Exhaustion allowed me to sleep uninterrupted for ten hours last night. Back home now, so far I’ve cut the grass, played cards with my sick son, eaten foods I haven’t tasted in 2 weeks, and had only 2 cups of coffee to keep me awake.
The workshop is over, and everyone seemed satisfied. In the end, before handing out certificates, one of the facilitators asked each of the participants to say something. The mike was passed around, and I heard sentiments I often hear in workshops, such as I learned a lot or I am even more committed to fight for human rights. But I also heard messages not often expressed during workshops: I feel a sense of solidarity, You are my family, I love you all.
For many of the participants and facilitators, the conditions in which they live are unimaginably harsh compared to those most of us find ourselves in. The hardships, the fear of being attacked, kidnapped, or killed, and the tremendous sense of insecurity is as palpable and encompassing for them as it is for the people whose rights they defend. It is humbling for me to be part of their lives and to be witness to the dedication and strength they show to improve the lives of others in a country devastated by war but rich in culture, traditions, and solidarity.
We often talk of measuring the impact of our human rights education work. This measurement is essential in order to identify the (hopefully positive) social change our programs create and also allows us to identify ways in which we can improve our work. Problem is, evaluating a long-term impact like “contributing to advances in democracy and good governance” are a bit tough to pin down (but we try anyway). Change at the individual level, in comparison, is a little easier to figure out. Our framework for change refers to an increase in knowledge, the development or skills, and the changing or reflection on personal values and attitudes. During our programs, we have participants think in this frame of mind. In other words, we ask them, “Once you have finished a human rights education activity, such as a workshop, how do you evaluate the change among participants?”
Less obvious (but equally important) is to identify our own change as a result of our work as human rights educators. At the end of this workshop in Istanbul, once the last goodbyes were said and the last debrief took place, I met someone from the group who was sitting alone in the lobby. Usually jovial, a smile erupting on his face whenever he would see me, he seemed quiet and contemplative as I approached him. I shook his hand and thanked him for the work he’d done, and he hugged me and told me that Christine and I had changed his life. I didn’t know how to respond and stood silently in front of him, and he repeated what he’d just said. His words were sincere and touched me deeply.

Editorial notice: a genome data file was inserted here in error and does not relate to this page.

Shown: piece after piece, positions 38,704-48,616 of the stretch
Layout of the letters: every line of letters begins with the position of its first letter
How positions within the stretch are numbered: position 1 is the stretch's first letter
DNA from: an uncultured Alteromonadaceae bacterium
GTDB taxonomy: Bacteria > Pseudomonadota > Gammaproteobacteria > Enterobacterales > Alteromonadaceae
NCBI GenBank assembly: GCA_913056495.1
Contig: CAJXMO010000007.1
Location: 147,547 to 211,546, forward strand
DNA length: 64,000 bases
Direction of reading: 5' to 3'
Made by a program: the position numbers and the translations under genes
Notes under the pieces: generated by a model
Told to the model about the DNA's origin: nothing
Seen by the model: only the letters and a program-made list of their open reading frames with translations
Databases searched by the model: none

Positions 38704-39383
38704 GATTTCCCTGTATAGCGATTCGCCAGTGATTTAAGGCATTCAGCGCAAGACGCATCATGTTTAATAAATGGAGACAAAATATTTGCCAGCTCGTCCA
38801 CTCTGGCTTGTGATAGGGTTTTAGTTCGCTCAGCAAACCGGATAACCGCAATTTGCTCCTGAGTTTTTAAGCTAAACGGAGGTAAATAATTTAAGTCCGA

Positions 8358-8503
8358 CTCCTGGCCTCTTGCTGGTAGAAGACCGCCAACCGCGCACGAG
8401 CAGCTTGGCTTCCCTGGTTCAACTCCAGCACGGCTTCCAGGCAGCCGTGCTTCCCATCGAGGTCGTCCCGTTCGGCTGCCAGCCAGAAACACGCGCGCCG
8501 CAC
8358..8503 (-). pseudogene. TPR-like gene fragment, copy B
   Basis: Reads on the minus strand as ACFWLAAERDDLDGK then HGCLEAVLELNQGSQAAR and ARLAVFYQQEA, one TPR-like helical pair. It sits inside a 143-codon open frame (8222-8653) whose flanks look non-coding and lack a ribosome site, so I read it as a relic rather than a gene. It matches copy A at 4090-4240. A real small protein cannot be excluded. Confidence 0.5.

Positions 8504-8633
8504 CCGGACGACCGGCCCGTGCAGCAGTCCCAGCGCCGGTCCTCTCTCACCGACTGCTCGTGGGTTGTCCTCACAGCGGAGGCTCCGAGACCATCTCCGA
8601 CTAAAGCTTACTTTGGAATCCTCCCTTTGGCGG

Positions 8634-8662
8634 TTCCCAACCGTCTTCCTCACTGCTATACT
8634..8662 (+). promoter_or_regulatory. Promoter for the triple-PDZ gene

And so most of the participants are now home, back to reality. Some of the workshop participants have posted in this forum in English and Arabic. For those of you who do not read Arabic, I’d like to relate to you the content of one of the posts (and for those of you who do speak Arabic, feel free to correct me). The post relates the story of a man who, in his twenties, set out to change the world. After 10 years he realized that nothing in the world had changed, so he set out to change his country. Another 10 years pass, and his country had not changed, so he decided to change his city. Another 10 years, no change in the city, so he focused on his immediate neighbourhood, and after no change there over 10 years, he focused on change in his home. And then he realized that change in his home could bring about change in the neighbourhood, the city, the country, and eventually the world.
Fifteen years ago I left Montreal to live in Africa with all the dogged determination of youth to change the world. I quickly realized I couldn’t. A few years after that, living in another country in Africa, I sat on a friend’s porch one day and told her I wanted to quit my job as a policy advisor on girls’ education because the system in which I was working grossly mismanaged funds and it depressed the hell out of me. Her eyes bore into mine and she told me that I wasn’t there to change the world, but if the work I did made a difference even in the life of a single girl, then I owe it to that one girl to continue my work. And that thought kept me going, and some days those words still give me the boost I need, just like hearing “you changed my life” at the end of a workshop.
So go ahead and change the world, in whichever way you can…